Simply put, the 49ers can't be sure that Witherspoon will come anywhere close to Ramsey's level. They brought in Jason Verrett to compete with Witherspoon in training camp, and while the third-year cornerback won that battle, Verrett was inactive against the Bengals, so maybe that competition wasn't as heated as initially expected. And, even if Witherspoon did bloom into a lockdown cornerback a la Ramsey, San Francisco would soon have to pay him a boatload once his rookie contract concludes at the end of next season. Meanwhile, Sherman will turn 32 in March, and is less than two years removed from a torn Achilles.

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Now, 49ers. Now is the time to act.

Kyle Shanahan, 49ers getting ready to face Mason Rudolph-led Steelers

Kyle Shanahan, 49ers getting ready to face Mason Rudolph-led Steelers

Ben Roethlisberger ranks in the top 10 all-time of some of the most significant NFL passing statistics.

The Steelers (0-2) will visit Levi’s Stadium with Mason Rudolph at quarterback on Sunday to face the 49ers (2-0), who will be looking to open unbeaten after three games for the first time since 1998.

Roethlisberger will not be in uniform against the 49ers on Sunday after requiring season-ending elbow surgery. Coach Kyle Shanahan said he and his coaches were in the early stages of preparing to face the Roethlisberger-less Steelers when he met with the media on Monday afternoon in Santa Clara.

“Any time they don’t have Ben, that’s a huge deal,” Shanahan said. “Ben’s one of the best quarterbacks of our generation, so I know it’s got to be huge blow for them. But I know Rudolph will be ready. He’ll step in. They’ve always had a good scheme. They know what they’re doing. They got some other players out there, too.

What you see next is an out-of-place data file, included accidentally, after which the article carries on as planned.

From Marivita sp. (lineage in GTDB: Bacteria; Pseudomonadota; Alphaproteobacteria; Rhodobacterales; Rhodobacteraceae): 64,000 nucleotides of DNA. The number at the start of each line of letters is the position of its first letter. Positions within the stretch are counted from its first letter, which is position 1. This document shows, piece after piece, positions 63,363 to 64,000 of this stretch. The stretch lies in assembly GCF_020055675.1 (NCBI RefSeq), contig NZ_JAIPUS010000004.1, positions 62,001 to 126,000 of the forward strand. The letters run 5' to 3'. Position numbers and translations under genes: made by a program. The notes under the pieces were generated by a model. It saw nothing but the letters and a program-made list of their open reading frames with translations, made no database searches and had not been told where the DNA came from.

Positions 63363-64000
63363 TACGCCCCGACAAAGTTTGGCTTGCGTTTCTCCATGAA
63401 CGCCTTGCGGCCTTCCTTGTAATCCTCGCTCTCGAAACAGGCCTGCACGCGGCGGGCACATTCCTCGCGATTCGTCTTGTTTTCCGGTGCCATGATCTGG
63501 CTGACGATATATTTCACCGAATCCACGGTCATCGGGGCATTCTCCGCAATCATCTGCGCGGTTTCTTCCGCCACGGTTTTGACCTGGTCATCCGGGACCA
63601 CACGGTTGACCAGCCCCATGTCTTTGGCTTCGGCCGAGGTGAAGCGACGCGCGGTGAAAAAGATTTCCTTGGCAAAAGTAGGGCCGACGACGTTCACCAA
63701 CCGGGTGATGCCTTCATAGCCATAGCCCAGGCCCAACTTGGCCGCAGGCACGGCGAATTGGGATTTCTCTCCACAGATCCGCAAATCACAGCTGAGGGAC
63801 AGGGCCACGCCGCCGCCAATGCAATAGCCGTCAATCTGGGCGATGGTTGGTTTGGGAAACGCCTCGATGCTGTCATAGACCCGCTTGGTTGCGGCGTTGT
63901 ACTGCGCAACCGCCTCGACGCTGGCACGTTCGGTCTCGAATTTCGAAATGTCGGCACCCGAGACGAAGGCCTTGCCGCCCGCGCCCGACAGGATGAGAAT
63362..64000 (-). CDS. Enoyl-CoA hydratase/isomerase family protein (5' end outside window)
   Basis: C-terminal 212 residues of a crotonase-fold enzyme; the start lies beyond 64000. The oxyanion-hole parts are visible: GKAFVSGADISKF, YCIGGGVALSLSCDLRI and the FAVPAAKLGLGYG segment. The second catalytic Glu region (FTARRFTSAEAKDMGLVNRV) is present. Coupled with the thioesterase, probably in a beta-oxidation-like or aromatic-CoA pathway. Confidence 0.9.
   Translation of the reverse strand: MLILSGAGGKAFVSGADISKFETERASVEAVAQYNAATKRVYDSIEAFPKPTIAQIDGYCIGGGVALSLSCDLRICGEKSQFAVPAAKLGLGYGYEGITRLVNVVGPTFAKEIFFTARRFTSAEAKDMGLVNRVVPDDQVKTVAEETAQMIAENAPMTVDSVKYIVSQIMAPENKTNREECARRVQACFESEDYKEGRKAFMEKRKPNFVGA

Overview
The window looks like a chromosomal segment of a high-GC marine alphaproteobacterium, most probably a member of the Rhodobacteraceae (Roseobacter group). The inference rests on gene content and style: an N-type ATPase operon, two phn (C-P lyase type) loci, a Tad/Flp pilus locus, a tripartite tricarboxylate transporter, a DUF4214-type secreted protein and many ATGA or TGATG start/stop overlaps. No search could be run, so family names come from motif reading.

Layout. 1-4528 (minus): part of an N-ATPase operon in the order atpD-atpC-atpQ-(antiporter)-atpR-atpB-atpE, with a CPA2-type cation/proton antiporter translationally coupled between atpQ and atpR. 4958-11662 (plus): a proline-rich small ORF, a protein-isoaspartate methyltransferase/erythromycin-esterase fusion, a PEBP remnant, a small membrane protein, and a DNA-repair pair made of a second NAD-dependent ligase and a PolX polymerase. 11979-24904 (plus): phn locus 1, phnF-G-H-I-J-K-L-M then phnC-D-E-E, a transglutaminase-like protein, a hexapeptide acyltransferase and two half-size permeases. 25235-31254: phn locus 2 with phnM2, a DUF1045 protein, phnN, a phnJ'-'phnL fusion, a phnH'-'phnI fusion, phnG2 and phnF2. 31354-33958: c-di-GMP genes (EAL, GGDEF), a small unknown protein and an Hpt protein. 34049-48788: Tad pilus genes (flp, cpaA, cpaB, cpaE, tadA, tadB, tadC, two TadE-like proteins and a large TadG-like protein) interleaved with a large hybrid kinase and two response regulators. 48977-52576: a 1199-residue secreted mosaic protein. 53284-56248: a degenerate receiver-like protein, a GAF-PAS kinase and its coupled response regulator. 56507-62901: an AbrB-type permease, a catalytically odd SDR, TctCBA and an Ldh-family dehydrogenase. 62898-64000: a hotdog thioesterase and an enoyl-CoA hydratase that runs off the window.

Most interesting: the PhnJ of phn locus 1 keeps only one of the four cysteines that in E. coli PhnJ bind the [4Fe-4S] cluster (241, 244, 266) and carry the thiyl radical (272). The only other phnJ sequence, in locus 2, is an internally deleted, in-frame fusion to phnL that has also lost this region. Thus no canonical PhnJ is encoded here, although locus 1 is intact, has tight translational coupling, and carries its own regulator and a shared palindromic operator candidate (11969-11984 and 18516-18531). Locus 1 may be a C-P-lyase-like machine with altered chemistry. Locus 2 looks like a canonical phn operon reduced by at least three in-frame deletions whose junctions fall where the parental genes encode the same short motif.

“It’s still the NFL. It’s going to be a very tough game, but any time you lose a guy like Ben Roethlisberger . . . everyone knows how good he is, and I still think he’s underrated, so that’s a big blow for them.”

Roethlisberger ranks sixth all-time with 56,545 passing yards; seventh in touchdowns (363) and completions (4,651); and tied for ninth in career yards per pass attempt (7.8). He has earned six trips to the Pro Bowl and is a two-time Super Bowl champion.

The Steelers led Seattle 10-7 at halftime at the point Roethlisberger left the game with the injury. Rudolph played the entire second half and completed 12 of 19 pass attempts for 112 yards with two touchdowns and one interception in his first NFL appearance.

The Steelers selected Rudolph (6-foot-5, 235 pounds) in the third round of the 2018 draft with the No. 76 overall selection. Baker Mayfield, Sam Darnold, Josh Allen  , Josh Rosen, Lamar Jackson – all chosen in the first round – were the only quarterbacks drafted ahead of Rudolph.

Rudolph was inactive for every game last season, as the Steelers went with Joshua Dobbs as the backup quarterback last season.

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Rudolph won the backup job over Dobbs to open this season, and the Steelers traded Dobbs last week to Jacksonville for a fifth-round pick in the 2020 draft.

On Monday, the Steelers placed Ben Roethlisberger on injured reserve and promoted rookie quarterback Devlin Hodges from the practice squad to serve as Rudolph’s backup. Hodges originally signed with the Steelers as an undrafted free agent from Samford.